PMS - Premenstrual Tension

PMS - Premenstrual Tension

We are searching data for your request:

Forums and discussions:
Manuals and reference books:
Data from registers:
Wait the end of the search in all databases.
Upon completion, a link will appear to access the found materials.

PMS: physical and behavioral changes

Introduction - what it is

Premenstrual tension, also known as PMS, usually affects the vast majority of women of reproductive age, especially those in their 20s to 30s.

Premenstrual Tension Symptoms

There are over 150 symptoms associated with this syndrome, the best known being: behavioral changes such as anxiety, increased irritability, tension, fatigue, depression, changes in appetite, etc. It can also trigger physical symptoms such as fluid retention, muscle aches, headaches, breast tenderness, among many others.

Some women have symptoms ranging from mild to moderate; However, there are those in which symptoms are so intense that they inevitably interfere with their quality of life. Some may even be unable to perform their routine duties during this time.

Such symptoms usually vary greatly from woman to woman. In addition to its different manifestations among women, PMS may present with different symptoms with each new cycle of menstruation, which generally makes its diagnosis difficult.

Main Causes

The exact cause of this disorder is still unknown; However, it is already known that at this stage the woman goes through physiological imbalances that may affect her to a greater or lesser extent.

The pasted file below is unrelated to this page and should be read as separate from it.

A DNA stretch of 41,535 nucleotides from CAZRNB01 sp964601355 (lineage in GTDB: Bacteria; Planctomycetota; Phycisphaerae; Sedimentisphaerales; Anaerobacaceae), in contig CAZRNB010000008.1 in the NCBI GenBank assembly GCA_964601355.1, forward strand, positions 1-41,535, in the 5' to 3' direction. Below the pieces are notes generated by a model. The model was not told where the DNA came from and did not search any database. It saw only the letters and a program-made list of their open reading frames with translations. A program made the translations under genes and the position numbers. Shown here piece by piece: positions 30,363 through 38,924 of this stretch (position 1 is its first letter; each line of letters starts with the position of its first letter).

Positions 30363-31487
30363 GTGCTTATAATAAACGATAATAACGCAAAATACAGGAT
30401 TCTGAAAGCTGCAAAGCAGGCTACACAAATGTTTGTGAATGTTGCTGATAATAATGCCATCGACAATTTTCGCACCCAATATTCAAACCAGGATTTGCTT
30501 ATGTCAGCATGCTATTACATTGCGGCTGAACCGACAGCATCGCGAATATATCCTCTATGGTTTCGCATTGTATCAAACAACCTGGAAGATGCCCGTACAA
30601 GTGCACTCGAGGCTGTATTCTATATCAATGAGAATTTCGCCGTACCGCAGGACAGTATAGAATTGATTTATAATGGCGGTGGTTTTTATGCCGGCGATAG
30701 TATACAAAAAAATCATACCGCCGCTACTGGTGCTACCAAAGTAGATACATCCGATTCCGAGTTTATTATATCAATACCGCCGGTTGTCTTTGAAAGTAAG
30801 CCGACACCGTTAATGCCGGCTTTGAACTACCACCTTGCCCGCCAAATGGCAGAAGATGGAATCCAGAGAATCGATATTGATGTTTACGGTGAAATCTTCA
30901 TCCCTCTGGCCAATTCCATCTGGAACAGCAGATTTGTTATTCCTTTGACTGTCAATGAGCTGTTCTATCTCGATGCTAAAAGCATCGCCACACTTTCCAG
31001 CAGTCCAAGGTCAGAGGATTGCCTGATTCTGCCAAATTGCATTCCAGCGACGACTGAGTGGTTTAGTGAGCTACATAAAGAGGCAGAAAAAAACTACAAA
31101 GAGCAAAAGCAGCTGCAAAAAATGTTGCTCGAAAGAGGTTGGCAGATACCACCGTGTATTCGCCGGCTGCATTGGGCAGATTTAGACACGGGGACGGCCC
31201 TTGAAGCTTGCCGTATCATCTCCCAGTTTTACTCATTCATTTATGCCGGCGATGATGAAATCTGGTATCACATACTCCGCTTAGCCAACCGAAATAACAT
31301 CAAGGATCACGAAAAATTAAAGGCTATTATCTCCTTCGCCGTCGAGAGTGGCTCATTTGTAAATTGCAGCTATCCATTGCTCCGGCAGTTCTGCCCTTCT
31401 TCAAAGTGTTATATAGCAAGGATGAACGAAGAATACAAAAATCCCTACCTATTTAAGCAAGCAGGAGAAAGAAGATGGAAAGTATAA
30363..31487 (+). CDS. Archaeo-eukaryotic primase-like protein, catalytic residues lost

Hormonal imbalance, nutritional deficiency and the oscillation of some neurotransmitters (chemicals produced by neurons, the cells of the nervous system through which they can send information to other cells), such as serotonin and norepinephrine, are being studied.

It is known that even patients who have undergone hysterectomy (removal of the uterus) may continue to have PMS symptoms; However, such symptoms disappear with the arrival of menopause.

How to relieve

Although there is no cure for this syndrome, there are some palliative care that can greatly alleviate the symptoms. In some cases, changing eating habits and exercise help prevent fluid retention and relieve stress.

Physical exercise, especially aerobic exercise, increases endorphin production (the brain's natural substance in response to physical activity, providing relaxation, natural sedation, and a sense of pleasure).

There are times when antidepressant or anxiolytic medications will need to be used. In the most severe cases, hormones that induce premature menopause may be given. In these cases, medical advice is indispensable.

IMPORTANT: The information on this page is only a source for research and school work. Therefore, they should not be used for medical advice. To do so, see a doctor for advice and proper treatment.